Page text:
Today the campers were playing the game "Whoosh" after lunch. They split into two Program Aide-led groups and went to opposite ends of the field so they could both be in the shade. Each group learned the game and played separately for a while, but then they began playing the game between the two groups by shouting across the field. The girls are really imaginative and inventive, and they are constantly changing and improvising games together. --Pirate, Counselor

Thursday, July 1, 2010

This is an excerpt of an email and a which includes a forwarded email. Our Program Director, Jen Nation, shared it with her staff. It applies to all the wonderful people who serve Girl Scouts in any capacity: volunteers, staff, donors, board members, parents… Enjoy.

When I read this I thought of all of you and all the pride and dedication you have for your jobs. I also thought about the 12,500 adults and 30,000 girls we serve. I know that more than a few times a year you give up your Saturdays (or Sundays, or week nights, or early mornings) to be at a program event, camp or service unit meeting to ensure that our girls and volunteers have a memorable and successful Girl Scouting experience.

I hope you each know how much of a difference you make in the lives of so many girls and volunteers, as they are choosing to spend their time with us. I also want to remind you each to take care of yourselves and your families. I know it is sometimes hard balancing your time between work and family, and as much as I appreciate it, I want to be sure you are taking those deep breaths for yourself too. Jen.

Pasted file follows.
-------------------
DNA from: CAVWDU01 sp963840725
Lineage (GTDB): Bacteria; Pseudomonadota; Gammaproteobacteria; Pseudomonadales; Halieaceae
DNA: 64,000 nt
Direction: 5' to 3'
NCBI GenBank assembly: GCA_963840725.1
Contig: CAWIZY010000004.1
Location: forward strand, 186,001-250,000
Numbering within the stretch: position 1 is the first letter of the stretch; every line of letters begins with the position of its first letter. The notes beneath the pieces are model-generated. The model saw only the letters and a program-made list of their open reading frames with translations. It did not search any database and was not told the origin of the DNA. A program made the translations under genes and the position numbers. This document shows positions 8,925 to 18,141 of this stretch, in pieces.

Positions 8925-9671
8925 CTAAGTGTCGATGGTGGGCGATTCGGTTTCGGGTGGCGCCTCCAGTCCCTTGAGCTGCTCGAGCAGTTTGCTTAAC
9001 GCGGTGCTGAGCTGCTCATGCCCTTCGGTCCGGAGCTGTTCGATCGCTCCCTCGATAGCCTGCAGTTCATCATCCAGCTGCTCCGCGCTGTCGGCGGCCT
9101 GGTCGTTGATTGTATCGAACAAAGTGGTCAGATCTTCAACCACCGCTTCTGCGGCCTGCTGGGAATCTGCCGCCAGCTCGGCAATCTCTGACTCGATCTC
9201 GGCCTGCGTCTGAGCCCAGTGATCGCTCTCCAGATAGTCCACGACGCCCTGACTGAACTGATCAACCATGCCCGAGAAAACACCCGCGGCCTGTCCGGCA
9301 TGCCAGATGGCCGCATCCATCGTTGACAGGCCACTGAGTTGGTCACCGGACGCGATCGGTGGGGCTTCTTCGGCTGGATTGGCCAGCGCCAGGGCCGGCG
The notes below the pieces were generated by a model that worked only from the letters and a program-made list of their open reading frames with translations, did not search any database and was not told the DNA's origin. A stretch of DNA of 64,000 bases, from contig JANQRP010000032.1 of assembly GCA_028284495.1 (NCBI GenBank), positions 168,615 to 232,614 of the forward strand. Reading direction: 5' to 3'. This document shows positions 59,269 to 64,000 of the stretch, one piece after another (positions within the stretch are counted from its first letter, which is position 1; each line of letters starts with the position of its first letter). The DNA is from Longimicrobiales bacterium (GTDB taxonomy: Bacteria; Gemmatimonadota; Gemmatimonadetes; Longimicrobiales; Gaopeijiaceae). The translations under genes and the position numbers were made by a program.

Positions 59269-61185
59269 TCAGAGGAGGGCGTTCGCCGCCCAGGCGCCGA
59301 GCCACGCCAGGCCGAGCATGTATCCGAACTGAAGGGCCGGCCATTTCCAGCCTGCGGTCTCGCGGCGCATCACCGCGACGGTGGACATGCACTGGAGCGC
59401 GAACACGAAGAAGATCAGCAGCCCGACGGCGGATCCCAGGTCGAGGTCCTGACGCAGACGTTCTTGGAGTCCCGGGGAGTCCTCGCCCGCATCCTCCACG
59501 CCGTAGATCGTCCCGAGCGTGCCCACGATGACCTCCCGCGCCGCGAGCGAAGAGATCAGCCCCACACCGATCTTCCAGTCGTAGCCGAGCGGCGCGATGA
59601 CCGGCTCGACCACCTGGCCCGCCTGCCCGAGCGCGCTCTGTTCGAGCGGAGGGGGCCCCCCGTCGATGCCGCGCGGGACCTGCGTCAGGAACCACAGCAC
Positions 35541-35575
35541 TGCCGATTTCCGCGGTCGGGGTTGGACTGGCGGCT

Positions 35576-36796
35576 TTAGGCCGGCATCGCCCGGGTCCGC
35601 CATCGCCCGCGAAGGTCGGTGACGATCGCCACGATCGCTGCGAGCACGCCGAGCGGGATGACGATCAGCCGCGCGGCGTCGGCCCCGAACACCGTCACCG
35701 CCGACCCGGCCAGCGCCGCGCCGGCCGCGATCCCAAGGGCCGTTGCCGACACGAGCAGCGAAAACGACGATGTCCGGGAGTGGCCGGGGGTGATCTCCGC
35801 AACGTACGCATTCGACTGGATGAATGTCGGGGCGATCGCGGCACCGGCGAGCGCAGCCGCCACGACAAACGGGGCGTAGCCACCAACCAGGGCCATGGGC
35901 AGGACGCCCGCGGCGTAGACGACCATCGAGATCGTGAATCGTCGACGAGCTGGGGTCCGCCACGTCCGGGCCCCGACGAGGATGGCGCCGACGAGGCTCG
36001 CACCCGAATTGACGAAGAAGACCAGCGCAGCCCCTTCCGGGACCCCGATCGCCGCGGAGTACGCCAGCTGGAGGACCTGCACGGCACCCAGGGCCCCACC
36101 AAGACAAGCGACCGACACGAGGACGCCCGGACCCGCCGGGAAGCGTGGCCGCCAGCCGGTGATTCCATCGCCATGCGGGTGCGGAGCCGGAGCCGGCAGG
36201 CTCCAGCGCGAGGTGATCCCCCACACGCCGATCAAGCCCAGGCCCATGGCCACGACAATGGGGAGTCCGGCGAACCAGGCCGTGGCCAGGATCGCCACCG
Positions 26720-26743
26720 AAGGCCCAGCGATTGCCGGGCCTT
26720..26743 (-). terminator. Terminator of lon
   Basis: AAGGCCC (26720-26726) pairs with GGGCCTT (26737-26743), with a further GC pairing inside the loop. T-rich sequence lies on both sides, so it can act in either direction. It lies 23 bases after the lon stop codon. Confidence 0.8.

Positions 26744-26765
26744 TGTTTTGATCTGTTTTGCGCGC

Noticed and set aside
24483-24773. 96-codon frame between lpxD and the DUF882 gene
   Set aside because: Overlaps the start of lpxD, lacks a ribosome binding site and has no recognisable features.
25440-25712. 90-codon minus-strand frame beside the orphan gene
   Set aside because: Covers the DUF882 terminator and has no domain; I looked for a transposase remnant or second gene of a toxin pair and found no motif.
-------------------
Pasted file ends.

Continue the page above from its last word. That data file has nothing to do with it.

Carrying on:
The older I get, the more I enjoy Saturday mornings. Perhaps it's the quiet solitude that comes with being the first to rise, or maybe it's the unbounded joy of not having to be at work. Either way, the first few hours of a Saturday morning are most enjoyable.

A few weeks ago, I was shuffling toward the garage with a steaming cup of coffee in one hand and the morning paper in the other. What began as a typical Saturday morning turned into one of those lessons that life seems to hand you from time to time. Let me tell you about it…

I turned on my ham radio... to listen to a Saturday morning swap net. Along the way, I came across an older sounding chap, with a tremendous signal and a golden voice….He was telling whomever he was talking with something about "a thousand marbles." I was intrigued and stopped to listen to what he had to say.